What the Streamys Can Tell Us About Publishing Today (Hint: It's Not All Bad)
Joss Whedon fans may revere as literature his 2008 classic, Dr. Horrible's Sing-Along Blog; but most of us in publishing don't seem to take the literature found on YouTube very seriously. And compared to the Oscars, the Emmys, the Grammys, and the Golden Gloves, how can Streamys compete?
I haven't seen a lot of industry analysis of these awards, which are presented by Dick Clark Productions and Tubefilter and recognize the best in online video. The comments I have heard ranged from "It's just embarrassing" to "It's a fiasco." Really? While the Streamys, now in its fourth year, are not aired on TV, and are somewhat down-market by comparison with their more well-established cousins, watching the stars prep for the most recent awards on September 7th on my Facebook newsfeed, seeing them meet their fellow YouTube stars, had its own bit of buzzy excitement -- for me, at least.
This year's Streamys recognized The Lizzie Bennet Diaries for best drama and Philip DeFranco's news site SourceFed for best news. Not all my favorites showed up -- I like the two winners I mentioned, but I also love Extra Credits for its in depth take on gaming and Kids Snippets for laughs -- but hey, you can't have everything. What is it about these shows that make them less compelling than other forms of media?
For me, the conventions of online video are already getting a bit old. You know what I mean: the rapidspeak, the quick cuts, all those acknowledgements that we're dipping in for a few minutes, don't have much time to devote; they can get jarring. And while you find an increasing amount of high-quality professional content online, there is just so darned much self-publishing. Viewer-submitted content. Junk.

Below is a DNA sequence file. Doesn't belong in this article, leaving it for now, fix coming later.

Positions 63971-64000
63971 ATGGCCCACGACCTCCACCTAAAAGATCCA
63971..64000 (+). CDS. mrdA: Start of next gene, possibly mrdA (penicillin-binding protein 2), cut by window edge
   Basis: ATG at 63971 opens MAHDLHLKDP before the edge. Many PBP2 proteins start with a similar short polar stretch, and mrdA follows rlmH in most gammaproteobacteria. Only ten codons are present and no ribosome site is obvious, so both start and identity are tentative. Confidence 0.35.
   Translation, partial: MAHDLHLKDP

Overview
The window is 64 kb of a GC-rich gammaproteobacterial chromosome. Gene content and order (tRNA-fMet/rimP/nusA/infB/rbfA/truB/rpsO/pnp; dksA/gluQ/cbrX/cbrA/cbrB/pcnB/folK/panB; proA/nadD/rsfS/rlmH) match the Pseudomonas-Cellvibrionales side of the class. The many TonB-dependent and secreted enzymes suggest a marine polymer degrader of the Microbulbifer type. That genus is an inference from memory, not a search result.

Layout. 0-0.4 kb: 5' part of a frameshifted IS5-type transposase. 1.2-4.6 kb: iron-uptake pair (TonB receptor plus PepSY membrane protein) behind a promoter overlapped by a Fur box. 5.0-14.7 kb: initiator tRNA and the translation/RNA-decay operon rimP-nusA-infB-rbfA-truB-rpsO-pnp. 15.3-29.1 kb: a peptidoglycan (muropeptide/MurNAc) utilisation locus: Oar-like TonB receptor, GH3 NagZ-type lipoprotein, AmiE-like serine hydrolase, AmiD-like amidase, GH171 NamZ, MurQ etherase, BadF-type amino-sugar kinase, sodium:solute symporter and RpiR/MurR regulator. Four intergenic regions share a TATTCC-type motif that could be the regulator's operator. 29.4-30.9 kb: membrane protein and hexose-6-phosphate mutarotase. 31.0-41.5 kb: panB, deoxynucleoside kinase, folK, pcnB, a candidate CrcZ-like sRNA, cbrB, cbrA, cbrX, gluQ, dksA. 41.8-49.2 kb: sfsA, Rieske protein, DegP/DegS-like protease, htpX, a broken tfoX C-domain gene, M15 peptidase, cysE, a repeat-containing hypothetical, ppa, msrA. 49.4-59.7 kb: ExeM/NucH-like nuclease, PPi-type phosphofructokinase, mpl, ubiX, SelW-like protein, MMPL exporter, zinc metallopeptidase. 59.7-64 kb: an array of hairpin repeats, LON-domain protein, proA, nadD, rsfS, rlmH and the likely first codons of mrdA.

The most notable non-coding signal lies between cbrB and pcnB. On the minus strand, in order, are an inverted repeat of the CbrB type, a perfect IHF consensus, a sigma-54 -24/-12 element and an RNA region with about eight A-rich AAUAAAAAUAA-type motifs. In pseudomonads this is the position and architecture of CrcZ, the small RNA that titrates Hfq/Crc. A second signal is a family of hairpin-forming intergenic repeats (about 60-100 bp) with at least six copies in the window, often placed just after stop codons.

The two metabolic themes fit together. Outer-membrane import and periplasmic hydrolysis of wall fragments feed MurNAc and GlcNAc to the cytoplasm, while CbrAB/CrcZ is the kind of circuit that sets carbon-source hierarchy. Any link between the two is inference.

But -- not. Just because content is crowd-sourced, advertiser-sourced, or self-published doesn't make it junk. The lack of curation and editing can result in some wonderful surprises, some moments of stunning originality. There's a lot to sift through, a lot to discard; but you also have artists who know they can't rely on the studio to edit and curate and weigh and judge and promote and market. They are going direct to the people, who will accept or reject. They had better be sure to produce their best work.
And something about a newer medium encourages new ideas, new approaches, new ways of expression. I love the way the Lizzie Bennet Diaries, for example, combines the conventions of online content with a favorite story to create a fresh, immersive, and compelling piece of art.
So don't dis the Streamys. They provide what we're all looking for in the publishing industry: originality, creativity, and disruption. For the moment at least, they are outside the box.
Linda Ruth, as president of PSCS Consulting (www.PSCSConsulting.com), offers communication companies worldwide the keys to magazine launches, search engine optimization and audience development online and at retail. She is a pioneer in the fields of Online Audience Optimization (OAO) and gamification for content publishers. Her books, "Internet Marketing for Magazine Publishers" ; "How to Market your Newsstand Magazine"; and "Secrets of SEO for Publishers" can be found on Amazon. Find her online at Google Plus, Magazine Dojo, LinkedIn, and Twitter @Linda_Ruth.